INCONTESTABILITY OF PAYMENTS MADE BY THE COMPANY: ─ Any payment or disbursement made by the COMPANY on account of the above-mentioned Bond, its renewals, extensions, alterations or substitutions either in the belief that the COMPANY was obligated to make such payment or in the belief that said payment was necessary or expedient in order to avoid greater losses or obligations for which the COMPANY might be liable by virtue of the terms of the above-mentioned Bond, its renewals, extensions, alterations, or substitutions, shall be final and shall not be disputed by the undersigned, who hereby jointly and severally bind themselves to indemnify [Country Bankers] of any and all such payments, as stated in the preceding clauses.

In case the COMPANY shall have paid[,] settled or compromised any liability, loss, costs, damages, attorney’s fees, expenses, claims[,] demands, suits, or judgments as above-stated, arising out of or in connection with said bond, an itemized statement thereof, signed by an officer of the COMPANY and other evidence to show said payment, settlement or compromise, shall be prima facie evidence of said payment, settlement or compromise, as well as the liability of the undersigned in any and all suits and claims against the undersigned arising out of said bond or this bond application.[36]

Lagman is bound by these Indemnity Agreements. Payments made by Country Bankers by virtue of the 1989 Bonds gave rise to Lagman’s obligation to reimburse it under the Indemnity Agreements. Lagman, being a solidary debtor, is liable for the entire obligation. "

Civil liability arising from delict - G.R. No. 175091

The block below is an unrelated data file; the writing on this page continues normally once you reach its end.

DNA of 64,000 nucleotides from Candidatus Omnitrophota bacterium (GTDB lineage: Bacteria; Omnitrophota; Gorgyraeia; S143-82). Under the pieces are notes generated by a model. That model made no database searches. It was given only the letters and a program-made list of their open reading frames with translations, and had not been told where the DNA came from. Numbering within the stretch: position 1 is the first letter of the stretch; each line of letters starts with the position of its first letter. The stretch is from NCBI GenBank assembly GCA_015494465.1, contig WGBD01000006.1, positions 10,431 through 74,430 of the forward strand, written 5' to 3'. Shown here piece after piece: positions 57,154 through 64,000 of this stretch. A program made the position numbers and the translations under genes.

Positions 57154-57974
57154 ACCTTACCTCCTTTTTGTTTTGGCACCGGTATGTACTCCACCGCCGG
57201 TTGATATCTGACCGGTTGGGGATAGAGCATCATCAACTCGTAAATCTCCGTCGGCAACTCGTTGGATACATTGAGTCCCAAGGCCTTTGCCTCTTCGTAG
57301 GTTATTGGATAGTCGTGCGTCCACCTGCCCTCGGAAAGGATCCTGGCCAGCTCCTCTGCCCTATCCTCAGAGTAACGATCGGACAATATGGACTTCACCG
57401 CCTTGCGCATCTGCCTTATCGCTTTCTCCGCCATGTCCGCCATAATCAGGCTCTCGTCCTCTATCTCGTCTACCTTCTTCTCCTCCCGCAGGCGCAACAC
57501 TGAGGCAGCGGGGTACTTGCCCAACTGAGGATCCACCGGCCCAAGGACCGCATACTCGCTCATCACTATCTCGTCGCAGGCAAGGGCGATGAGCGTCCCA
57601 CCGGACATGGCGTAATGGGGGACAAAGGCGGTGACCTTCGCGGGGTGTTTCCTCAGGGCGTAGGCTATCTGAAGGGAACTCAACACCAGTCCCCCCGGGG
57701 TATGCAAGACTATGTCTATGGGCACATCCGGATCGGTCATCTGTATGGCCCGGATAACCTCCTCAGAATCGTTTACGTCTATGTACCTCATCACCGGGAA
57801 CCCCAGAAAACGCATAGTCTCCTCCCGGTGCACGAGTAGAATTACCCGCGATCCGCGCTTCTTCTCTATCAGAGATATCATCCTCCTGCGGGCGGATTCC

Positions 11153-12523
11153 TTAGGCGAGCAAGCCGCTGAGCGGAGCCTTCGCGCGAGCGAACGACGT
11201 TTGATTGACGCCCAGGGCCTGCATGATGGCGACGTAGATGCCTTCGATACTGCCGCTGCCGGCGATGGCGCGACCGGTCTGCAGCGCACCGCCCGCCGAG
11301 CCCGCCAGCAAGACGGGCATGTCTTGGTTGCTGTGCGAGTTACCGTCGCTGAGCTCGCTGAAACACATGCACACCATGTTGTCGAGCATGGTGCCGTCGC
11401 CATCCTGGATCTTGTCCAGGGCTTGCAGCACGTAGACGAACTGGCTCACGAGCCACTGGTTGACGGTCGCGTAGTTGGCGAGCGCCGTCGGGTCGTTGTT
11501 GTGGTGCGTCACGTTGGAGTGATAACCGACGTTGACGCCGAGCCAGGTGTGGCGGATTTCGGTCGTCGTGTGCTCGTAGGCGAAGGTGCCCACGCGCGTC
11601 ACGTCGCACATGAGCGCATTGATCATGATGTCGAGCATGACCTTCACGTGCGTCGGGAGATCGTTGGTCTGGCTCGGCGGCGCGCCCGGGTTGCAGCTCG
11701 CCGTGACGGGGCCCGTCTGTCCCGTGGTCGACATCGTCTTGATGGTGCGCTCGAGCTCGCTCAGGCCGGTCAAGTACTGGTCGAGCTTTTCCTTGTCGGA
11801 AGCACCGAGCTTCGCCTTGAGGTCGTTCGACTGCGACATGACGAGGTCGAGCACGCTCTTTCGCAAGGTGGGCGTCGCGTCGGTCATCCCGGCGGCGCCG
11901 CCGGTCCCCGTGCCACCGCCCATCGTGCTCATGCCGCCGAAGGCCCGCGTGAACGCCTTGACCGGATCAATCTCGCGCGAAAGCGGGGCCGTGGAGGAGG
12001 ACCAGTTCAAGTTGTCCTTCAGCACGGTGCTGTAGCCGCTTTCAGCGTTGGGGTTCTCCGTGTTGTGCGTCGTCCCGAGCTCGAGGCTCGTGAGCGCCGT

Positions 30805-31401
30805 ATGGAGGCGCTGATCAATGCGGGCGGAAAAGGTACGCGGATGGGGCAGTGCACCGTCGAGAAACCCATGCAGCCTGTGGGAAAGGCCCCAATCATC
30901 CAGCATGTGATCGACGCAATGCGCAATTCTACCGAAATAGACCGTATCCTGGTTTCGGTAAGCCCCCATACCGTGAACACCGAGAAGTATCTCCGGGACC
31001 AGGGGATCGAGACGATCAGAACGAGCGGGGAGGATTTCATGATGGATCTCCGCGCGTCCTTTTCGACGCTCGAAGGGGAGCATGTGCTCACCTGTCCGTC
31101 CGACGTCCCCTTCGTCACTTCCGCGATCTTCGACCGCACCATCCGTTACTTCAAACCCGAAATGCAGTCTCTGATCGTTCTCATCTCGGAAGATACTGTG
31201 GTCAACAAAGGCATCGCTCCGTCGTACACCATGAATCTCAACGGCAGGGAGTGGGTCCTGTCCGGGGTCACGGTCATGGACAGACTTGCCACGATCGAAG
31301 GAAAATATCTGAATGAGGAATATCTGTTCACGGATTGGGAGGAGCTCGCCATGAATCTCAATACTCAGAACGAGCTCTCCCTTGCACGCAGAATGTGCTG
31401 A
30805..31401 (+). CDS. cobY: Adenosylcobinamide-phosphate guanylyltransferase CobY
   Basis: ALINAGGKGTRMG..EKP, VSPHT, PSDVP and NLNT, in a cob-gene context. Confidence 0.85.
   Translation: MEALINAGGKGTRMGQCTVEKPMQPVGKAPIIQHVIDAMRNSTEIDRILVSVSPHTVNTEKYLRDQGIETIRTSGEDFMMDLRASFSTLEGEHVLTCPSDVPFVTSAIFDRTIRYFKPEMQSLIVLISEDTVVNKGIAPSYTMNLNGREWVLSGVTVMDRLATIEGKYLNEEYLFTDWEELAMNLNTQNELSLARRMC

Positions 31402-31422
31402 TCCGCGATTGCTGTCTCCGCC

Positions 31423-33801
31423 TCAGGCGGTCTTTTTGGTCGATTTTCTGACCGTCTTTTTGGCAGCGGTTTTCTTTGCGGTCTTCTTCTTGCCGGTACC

G.R. No. 175091


"As correctly pointed out by the public respondent, the subject civil case does not fall within the purview of Section 4 of R.A. No. 8249 as the latter part of this provision contemplates only two (2) situations. These were correctly pointed out by the public respondent as follows: First, a criminal action has been instituted before the Sandiganbayan or the appropriate courts after the requisite preliminary investigation, and the corresponding civil liability must be simultaneously instituted with it; and Second, the civil case, filed ahead of the criminal case, is still pending upon the filing of the criminal action, in which case, the civil case should be transferred to the court trying the criminal case for consolidation and joint determination.

Evidently, Section 4 of R.A. No. 8249 finds no application in this case. No criminal action has been filed before the Sandiganbayan or any appropriate court. Thus, there is no appropriate court to which the subject civil case can be transferred or consolidated as mandated by the said provision.